“Every time we go out and meet with pilots we learn something new,” Cockrum said. “We lean on our Airmen to give us feedback and provide us with the changes they would recommend. For example, we had a really good idea from the group we met with (during WEPTAC) and within about three hours after the meeting we had information back to the senior leadership in the Pentagon. In less than 24 hours the idea was pitched to Congress to see if the suggestion could be implemented as part of a future solution.”

Much of the impact on the military flying community stems from the draw of commercial airlines, who have been hiring at an increased rate the past three years.

“There are three pillars that a lot of people focus on when considering staying in the military; quality of service, quality of life and monetary compensation,” Cockrum said. “Nobody in the civilian sector can compete with quality of service. What Airmen go out and do every day for our nation, you just can’t get that anywhere else. So we are focused on improvements related to quality of life and monetary compensation. We are not going to be able to compete directly with the airline industry on the monetary piece, but we are focusing on how we can ensure the other two pillars offset any differences offered by the civilian sector.”

Engage

Facebook Twitter
RT @AFResearchLab: Our 711th Human Performance Wing is studying Airmen's sleeping habits to improve performance and readiness to further th…
.@NellisAFB Airmen help prep an @AusAirForce C-17 Globemaster III to receive fire suppressant needed to aid in the… https://t.co/fRiXN5lNh0
RT @USSOCOM: SOF Truth III: Special Operations Forces cannot be mass produced. It takes years to train operational units to the level of pr…
Comptrollers from @TeamTyndall received the Gen. Larry O. Spencer Special Acts and Services Award for assisting mor… https://t.co/TIclfKmU2B
RT @F22DemoTeam: Everyone has a history. Some have a legacy. We are excited to introduce Maj. Joshua ‘Cabo’ Gunderson, commander and pilot…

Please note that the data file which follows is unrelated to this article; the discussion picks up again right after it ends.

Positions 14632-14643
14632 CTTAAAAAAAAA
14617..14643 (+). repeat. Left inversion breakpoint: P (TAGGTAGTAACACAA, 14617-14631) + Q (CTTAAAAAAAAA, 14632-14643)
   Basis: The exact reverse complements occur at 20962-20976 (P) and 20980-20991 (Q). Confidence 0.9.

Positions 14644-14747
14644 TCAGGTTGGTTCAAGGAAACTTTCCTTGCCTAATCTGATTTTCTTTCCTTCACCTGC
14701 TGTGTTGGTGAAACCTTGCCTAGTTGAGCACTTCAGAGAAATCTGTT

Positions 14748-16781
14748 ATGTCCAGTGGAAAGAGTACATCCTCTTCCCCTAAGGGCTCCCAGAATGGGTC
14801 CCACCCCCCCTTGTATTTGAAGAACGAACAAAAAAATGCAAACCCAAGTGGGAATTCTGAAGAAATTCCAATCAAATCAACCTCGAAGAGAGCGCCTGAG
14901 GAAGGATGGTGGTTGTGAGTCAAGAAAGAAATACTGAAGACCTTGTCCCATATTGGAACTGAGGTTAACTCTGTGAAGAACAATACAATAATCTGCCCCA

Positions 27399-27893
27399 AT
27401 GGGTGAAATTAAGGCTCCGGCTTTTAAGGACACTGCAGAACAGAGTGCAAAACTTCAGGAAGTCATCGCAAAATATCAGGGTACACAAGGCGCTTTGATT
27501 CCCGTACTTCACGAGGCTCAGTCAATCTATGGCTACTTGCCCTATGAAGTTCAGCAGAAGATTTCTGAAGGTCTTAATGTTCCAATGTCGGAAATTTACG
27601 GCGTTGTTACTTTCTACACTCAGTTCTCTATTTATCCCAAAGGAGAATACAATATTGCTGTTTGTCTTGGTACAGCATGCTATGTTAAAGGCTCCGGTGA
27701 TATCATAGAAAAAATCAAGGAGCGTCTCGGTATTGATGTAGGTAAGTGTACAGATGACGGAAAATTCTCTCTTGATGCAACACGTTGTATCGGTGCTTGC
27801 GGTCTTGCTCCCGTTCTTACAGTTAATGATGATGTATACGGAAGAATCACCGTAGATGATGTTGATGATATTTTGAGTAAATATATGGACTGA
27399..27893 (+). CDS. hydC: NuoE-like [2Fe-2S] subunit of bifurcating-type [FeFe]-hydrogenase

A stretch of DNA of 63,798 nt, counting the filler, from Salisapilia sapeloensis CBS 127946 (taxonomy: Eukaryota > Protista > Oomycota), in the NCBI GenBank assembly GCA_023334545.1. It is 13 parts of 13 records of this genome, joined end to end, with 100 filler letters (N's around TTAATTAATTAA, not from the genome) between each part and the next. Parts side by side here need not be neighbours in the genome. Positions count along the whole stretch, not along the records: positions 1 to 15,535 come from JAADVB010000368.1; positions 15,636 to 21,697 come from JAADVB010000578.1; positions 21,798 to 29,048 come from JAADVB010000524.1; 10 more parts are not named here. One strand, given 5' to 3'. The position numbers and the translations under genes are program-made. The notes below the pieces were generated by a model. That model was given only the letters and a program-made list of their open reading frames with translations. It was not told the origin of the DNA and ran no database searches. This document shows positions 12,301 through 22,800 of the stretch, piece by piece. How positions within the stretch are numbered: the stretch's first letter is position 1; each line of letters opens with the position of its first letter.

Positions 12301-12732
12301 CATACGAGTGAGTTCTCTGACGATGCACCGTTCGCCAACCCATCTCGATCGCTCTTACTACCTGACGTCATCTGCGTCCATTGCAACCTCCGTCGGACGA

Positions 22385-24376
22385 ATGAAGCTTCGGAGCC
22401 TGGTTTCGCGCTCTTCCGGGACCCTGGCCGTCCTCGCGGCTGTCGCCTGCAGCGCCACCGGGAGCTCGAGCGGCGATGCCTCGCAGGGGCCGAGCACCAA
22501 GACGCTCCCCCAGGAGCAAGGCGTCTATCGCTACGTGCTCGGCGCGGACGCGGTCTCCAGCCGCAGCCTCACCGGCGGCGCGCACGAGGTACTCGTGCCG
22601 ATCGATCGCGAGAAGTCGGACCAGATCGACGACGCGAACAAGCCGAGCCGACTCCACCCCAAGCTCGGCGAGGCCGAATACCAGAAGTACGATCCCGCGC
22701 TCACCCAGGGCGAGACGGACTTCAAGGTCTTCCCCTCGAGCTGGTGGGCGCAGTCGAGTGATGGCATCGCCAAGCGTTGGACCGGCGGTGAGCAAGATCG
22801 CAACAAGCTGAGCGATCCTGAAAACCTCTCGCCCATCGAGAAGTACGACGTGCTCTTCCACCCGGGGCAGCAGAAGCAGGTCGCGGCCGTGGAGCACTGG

A KC-135 and three F-16s from @EdwardsAFB conduct a flyover above @levisstadium during the #NFCChampionship. Fly… https://t.co/0K7GcYO1Ia
RT @AirNatlGuard: "We can always count on the training, professionalism and drive of every Airmen at the @176thWing and the Alaska Rescue C…
RT @LukeAFB: Starting the week off with a F-16 slow-mo! ✈ #slowmomonday #aviation #jets #f16 #fighterjet #usaf #sunrise https://t.co/toXXl…
RT @AETCommand: Airmen from the 29th AMU check over the first MQ-9 Reaper to be transported through ferry flight, Jan. 8, 2020, on @Holloma
RT @DeptofDefense: The cold won’t slow down the @usairforce! The Air Force is working with the @usarmyccdc to test cold weather gear and e…
RT @USAFCENT: GROUND SUPPORT | USAF Airmen assigned to the 379th AEMS worked alongside the 746th EAS to load cargo onto & launch a C-130 at…
RT @USAFHealth: #DidYouKnow, Air Force Expeditionary Medicine brings leading-edge medicine directly into battle providing injured personnel…
As he served, let us serve. Happy Martin Luther King Jr. Day. https://t.co/SuE0D4UAnI
RT @AirNatlGuard: "We talk about lining ourselves up with our sister services and joint efforts to make sure we accomplish our mission; the…
RT @AFResearchLab: The year is 1947. The @usairforce officially broke the sound barrier with the Bell X-1 aircraft. This incredible feat w…
RT @theF35JPO: Congratulations to the @AusAirForce for completing their #F35 training mission at @LukeAFB! 🇦🇺 ⚡ Learn more 🔗 https://t.co/2…
RT @CENTCOM: A French Rafale conducts nighttime air refueling with a U.S. Air Force KC-10 Extender assigned to the 380th Air Expeditionary…
RT @DeptofDefense: Jumping from a plane becomes a big step toward friendship. 301 soldiers and airmen from @USArmyReserve, @usairforce, and…
Explosive Disposal Ordnance (EOD) Airmen are often assigned to some of the most dangerous missions and perform tact… https://t.co/xYc9Ip5psn
Start this year by supporting your #Airmen in their pursuit of #resiliency. Learn about common triggers of invisibl… https://t.co/6gJSfJKvcK